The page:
Put yourself in the place of a young person for one moment. Its 12pm on a Sunday morning. They have just endured ‘being at church’ with their parents, and awoken out of unconsciousness by the rousing final hymn, or just returned back to the coffee area after being shephered to ‘their groups’ to keep them out of the way. Theyve survived another sunday, almost.
Now they’re hovering, maybe near the coffee, more likely near to the biscuits and cakes. Nearly always near the biscuits and cakes. Counting down the minutes until they can leave, and hoping desperately that their parents arent the social wizards they normally are, so that they are about to be the ‘last family to leave’ the church.
Because, that means that other adults might talk to them. Try and be well meaning.
And – what is the most likely conversation that the young person is going to hear?
Its rarely – ‘how was the service, or youth group (as most of the adults have forgotten about this already) – no its the ‘other’ difficult question, it happens every week…
How was school this week?
Imagine that, the young person, has endured church for 90 minutes, now has to react to this well meaning adult, who has put themselves in the same position their parent does at 5pm every day. On receipt of the stock answer ‘fine’ .
Put it bluntly, unless young people talk about school, in a different context to school, dont mention school. Its a key rule on detached youthwork, it should be the same rule in church.
Now a young person who isnt in school that day, has to try and be polite, (its a church) but also is two days since being in school, and probably isnt looking forward to Monday, is being seen in church through the lens of being a school pupil. It could be the last thing they want to be reminded of. A successful pupil might be under alot of pressure, a struggling one, might not want to talk about it.
Maybe ‘school’ is a safe and easy topic for the adult to ask about – but that doesnt make it what the young person wants to.
What’s even worse is asking about school only so that the adult can regaile their own school stories, experience and how thjngs were wirse ‘in my day’ because.. well that isn’t empathy. It’s borderline narcissism.
It’s especially relevant as there could be so many other things to talk about with a young person in that space. So – and these are taken from this article on the excellent nurture development website: http://www.nurturedevelopment.org/blog/abcd-practice/good-life-conversation/
They might need adapting – but what about some of these questions:
What contributions do you like to make to others?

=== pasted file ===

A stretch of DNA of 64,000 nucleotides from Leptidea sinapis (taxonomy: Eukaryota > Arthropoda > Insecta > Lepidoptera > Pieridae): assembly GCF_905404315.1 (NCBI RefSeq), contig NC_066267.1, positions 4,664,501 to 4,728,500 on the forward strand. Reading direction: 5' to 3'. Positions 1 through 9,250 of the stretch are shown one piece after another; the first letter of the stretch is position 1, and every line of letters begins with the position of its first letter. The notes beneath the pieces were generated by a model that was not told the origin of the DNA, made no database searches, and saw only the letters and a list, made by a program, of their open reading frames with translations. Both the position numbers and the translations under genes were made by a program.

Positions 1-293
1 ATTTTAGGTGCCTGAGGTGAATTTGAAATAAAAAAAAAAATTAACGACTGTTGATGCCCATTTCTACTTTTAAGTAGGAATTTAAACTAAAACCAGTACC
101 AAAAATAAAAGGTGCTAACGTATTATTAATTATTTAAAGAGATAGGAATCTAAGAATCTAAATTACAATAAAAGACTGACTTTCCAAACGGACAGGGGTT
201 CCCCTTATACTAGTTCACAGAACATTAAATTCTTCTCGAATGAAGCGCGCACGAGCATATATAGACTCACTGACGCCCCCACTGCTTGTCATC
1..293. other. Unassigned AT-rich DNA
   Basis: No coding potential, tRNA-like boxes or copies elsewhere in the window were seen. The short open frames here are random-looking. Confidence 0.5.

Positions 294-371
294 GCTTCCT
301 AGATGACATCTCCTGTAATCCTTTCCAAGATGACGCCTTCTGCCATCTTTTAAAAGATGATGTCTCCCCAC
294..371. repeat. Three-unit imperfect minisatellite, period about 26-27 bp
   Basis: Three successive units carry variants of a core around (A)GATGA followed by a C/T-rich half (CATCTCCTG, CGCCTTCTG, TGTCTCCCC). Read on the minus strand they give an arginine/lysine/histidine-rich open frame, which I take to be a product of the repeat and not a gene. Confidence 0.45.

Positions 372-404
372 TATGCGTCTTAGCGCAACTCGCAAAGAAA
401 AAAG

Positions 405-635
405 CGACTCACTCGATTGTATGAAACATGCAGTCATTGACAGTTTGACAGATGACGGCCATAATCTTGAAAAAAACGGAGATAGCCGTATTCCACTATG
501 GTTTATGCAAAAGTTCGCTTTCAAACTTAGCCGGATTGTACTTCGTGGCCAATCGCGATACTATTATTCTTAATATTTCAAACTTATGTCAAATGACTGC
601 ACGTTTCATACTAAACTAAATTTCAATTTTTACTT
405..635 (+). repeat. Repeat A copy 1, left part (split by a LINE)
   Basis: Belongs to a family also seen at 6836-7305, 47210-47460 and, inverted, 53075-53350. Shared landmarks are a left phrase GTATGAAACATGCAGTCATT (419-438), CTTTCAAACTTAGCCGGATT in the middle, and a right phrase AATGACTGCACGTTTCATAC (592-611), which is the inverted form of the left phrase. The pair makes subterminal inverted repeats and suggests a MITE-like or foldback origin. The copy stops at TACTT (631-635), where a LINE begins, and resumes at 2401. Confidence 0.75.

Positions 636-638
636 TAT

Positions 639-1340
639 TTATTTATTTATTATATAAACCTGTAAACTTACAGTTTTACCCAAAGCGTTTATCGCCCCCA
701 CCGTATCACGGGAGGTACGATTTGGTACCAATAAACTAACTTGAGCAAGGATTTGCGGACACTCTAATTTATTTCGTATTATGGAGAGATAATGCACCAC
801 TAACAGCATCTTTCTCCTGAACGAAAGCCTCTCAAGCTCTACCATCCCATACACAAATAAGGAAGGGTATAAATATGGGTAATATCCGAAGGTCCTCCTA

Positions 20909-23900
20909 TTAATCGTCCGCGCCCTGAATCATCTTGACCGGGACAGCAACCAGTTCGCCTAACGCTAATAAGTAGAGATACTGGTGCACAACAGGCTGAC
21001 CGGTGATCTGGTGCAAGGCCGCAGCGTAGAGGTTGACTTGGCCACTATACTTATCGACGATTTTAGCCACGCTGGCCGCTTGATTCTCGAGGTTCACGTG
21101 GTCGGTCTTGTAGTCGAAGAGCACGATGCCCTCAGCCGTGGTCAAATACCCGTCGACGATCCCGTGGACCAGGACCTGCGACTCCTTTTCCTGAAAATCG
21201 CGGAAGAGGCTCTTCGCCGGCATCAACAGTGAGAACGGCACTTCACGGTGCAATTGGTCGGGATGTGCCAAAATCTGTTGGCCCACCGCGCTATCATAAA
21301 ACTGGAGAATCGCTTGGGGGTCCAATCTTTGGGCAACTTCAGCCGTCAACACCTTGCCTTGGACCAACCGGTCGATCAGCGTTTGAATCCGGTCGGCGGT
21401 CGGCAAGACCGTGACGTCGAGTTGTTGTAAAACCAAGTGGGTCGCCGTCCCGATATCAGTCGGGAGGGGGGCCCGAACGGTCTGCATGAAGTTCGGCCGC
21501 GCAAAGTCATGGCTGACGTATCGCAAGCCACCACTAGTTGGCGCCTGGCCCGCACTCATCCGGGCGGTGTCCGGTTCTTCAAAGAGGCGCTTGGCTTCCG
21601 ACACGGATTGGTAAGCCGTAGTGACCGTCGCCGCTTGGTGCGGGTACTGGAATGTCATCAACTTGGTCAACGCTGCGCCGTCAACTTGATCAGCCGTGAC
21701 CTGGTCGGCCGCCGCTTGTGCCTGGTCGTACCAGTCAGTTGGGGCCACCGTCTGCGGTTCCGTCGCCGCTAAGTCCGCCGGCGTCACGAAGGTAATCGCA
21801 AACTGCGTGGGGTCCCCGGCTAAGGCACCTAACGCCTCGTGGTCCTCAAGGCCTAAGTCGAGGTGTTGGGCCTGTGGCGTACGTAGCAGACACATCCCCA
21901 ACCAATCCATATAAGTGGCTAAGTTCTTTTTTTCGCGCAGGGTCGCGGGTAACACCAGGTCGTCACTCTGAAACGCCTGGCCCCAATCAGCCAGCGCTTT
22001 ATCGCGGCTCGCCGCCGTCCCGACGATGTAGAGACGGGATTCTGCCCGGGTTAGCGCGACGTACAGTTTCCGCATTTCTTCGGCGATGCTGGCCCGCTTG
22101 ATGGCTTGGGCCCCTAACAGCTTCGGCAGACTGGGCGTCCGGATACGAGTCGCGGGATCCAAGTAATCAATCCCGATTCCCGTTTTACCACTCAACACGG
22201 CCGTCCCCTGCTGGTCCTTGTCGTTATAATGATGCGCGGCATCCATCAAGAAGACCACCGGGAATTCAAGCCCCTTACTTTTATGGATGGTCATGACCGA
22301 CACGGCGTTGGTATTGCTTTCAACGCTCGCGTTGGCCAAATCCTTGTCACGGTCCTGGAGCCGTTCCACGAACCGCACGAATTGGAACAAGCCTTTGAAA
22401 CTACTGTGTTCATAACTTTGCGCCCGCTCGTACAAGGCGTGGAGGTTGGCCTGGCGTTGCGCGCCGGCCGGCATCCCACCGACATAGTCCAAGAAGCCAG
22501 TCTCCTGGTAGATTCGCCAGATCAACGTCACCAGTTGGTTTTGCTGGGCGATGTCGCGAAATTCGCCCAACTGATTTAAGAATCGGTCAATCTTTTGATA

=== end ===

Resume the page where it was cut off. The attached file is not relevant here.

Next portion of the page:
What’s your thing?
What do you like doing that makes you forget time?
What matters to you that you’d join with others in doing?
What are the three activities you do best?
What are the three skills you would most like to learn?
Which clubs or groups do you belong to?
If you could start a business, what would it be?
What are your favourite games?
How do you have fun?
Do you have other hobbies or special interests we have not talked about?
Have you ever made anything?
Have you ever fixed anything?
What is your greatest accomplishment in life so far?
Essentially, what Cormac is getting at in this piece, is that there are gifts, strengths and abilities that each person has, and this is an attitude we should have about young people when they are in our churches. Having a broad and deep understanding of young people might mean we see them not as learners, who learn things in churches and also learn things in schools- but as gifted, and contributors. We might talk the talk about ‘learning from young people’ but often our interactions reveal that we push them into being learners. For church to be a place young people call as ‘home’ and ‘safe’ on a simple level, we need to develop ways of interacting in conversation with them that give respect, time and attention to them, their interests, intelligence and contributions.
Though, if we want to start a conversation with young people- and keep it ‘light and friendly’ how might it avoid ‘school’ which might not be light and friendly for the young person to talk about?
If we even have any young people in churches left, it might only be a small thing, but if all five people after the service just talk about school to them, then thats got to be tiring hasnt it?
When fuller youth institute identified that ‘a healthy place’ is the kind of place a church needs to be to keep 15 year olds in it. It is in conversations and connections where this is- as adults we have to be better at talking with young people and creating this.
Ps- and I have done it too, and felt bad afterwards too as the energy sapped from the young person during the conversation.